What is it?
Acids in the mouth can dissolve away tooth surfaces. Given the chance, teeth will repair themselves, using minerals from saliva. But if acid is in the mouth too often, teeth cannot repair themselves and the hard tooth surface (the enamel) becomes thinner – this is called erosion.
The teeth can then become extra sensitive to hot and cold food and drink. Eroded teeth can also be more likely to suffer decay.
The main cause of erosion is too frequent consumption of certain kinds of food and drinks (including diet brands and fizzy mineral water) all sports drinks, all squashes and all fruit juices are acidic to varying degrees. Pickles and citrus fruits are examples of acidic types of food.
Some medicines are acidic and, therefore, erosive.
And some people with illnesses (such as eating disorders) may suffer from erosion because of frequent vomiting, as stomach acids also erode teeth. For this reason, dentist may ask about eating disorders if they see the teeth are badly eroded.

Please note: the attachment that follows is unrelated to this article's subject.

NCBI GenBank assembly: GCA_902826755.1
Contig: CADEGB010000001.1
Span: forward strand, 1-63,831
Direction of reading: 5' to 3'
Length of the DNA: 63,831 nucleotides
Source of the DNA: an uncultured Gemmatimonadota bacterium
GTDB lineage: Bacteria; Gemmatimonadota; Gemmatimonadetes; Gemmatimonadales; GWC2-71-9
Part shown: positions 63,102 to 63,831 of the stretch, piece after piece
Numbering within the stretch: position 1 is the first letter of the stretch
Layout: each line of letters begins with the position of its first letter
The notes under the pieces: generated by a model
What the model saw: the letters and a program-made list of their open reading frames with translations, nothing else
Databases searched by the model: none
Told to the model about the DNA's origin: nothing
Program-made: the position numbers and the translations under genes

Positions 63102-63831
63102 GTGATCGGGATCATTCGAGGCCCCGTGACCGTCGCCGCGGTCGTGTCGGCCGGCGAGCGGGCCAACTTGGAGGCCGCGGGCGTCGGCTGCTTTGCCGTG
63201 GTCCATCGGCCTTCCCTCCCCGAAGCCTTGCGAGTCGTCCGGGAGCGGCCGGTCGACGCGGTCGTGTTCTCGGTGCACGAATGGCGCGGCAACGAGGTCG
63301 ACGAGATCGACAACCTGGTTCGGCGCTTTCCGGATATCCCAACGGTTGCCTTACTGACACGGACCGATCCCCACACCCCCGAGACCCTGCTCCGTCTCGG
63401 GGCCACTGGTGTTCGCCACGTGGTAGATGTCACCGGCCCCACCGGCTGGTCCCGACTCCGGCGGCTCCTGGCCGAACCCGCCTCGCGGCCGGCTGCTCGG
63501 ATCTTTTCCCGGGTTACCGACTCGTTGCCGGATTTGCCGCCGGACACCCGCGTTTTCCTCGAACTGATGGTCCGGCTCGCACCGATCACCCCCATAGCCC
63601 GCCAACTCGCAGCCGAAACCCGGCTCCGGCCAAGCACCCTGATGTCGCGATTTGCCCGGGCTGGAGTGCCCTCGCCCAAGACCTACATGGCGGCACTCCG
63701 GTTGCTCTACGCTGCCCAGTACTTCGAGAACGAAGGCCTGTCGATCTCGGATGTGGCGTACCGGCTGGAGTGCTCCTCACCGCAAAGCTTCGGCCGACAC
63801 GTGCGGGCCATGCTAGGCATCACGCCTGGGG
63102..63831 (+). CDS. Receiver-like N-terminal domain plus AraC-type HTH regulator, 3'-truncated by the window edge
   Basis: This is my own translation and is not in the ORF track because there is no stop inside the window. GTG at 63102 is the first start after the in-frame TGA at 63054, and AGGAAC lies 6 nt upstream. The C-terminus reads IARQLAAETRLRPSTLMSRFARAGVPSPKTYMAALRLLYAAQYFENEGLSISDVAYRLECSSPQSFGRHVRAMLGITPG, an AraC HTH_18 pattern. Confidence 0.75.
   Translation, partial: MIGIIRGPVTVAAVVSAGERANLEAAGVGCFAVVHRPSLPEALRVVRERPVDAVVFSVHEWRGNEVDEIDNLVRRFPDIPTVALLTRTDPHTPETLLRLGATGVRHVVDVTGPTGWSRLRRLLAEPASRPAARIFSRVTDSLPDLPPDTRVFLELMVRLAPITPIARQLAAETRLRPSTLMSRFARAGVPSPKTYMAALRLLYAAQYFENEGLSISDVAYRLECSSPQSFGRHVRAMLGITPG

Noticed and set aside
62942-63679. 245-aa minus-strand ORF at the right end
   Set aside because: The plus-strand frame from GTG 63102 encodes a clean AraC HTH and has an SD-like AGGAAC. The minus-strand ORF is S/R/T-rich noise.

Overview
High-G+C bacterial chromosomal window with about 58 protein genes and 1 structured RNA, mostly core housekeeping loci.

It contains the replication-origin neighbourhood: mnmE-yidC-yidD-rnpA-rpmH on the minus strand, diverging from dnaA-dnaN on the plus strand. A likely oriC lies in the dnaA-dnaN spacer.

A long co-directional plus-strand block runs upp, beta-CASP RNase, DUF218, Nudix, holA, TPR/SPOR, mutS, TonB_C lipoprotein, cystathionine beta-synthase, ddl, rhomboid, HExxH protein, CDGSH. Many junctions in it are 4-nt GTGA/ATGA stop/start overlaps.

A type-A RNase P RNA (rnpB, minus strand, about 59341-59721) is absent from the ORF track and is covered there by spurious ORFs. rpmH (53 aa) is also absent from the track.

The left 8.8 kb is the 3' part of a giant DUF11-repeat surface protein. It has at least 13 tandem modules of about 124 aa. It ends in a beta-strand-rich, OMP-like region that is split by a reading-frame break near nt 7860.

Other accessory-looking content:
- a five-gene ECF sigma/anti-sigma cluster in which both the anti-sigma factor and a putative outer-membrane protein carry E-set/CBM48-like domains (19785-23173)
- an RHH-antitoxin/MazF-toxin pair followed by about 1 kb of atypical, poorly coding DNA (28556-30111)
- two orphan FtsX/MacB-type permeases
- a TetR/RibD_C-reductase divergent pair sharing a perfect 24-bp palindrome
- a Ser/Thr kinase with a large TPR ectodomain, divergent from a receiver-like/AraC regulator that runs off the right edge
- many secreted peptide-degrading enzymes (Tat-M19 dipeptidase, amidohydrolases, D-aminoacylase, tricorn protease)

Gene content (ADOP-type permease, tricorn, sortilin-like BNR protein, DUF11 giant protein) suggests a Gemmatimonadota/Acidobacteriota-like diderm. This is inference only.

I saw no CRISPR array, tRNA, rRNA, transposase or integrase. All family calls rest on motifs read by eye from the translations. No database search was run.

How do I prevent erosion?
Don’t have acidic foods and drinks too often during the day. Try to have them only at meal times. And drink acidic drinks quickly – don’t sip them. And don’t swish them around your mouth.
Between meals you should only have safe drinks. Milk and water are safe drinks So are tea and coffee if you don’t add sugar to them (you can use non sugar sweeteners)
You should try to avoid sacking between meals. If you do snacks, only have safe snacks, which are not sugary or acidic. Fruits, vegetables, sandwiches, toast, crumpets and pitta breads are safe snacks. You should try and avoid snacking between meals. Some fruits, especially citrus fruits, are acidic and are known to cause erosion if they are consumed in large quantities. This is not normally a problem for most people, however you could discuss with your dentist or hygienist the safest way of enjoying these fruits.
Because acids temporarily soften the tooth surface, don’t brush your teeth immediately after eating or drinking something acidic.
You should always brush your teeth twice a day, and always use fluoride toothpaste.
How can my dentist help?
Your dentist can identify erosion, pinpoint the causes and advise you how to prevent further damage.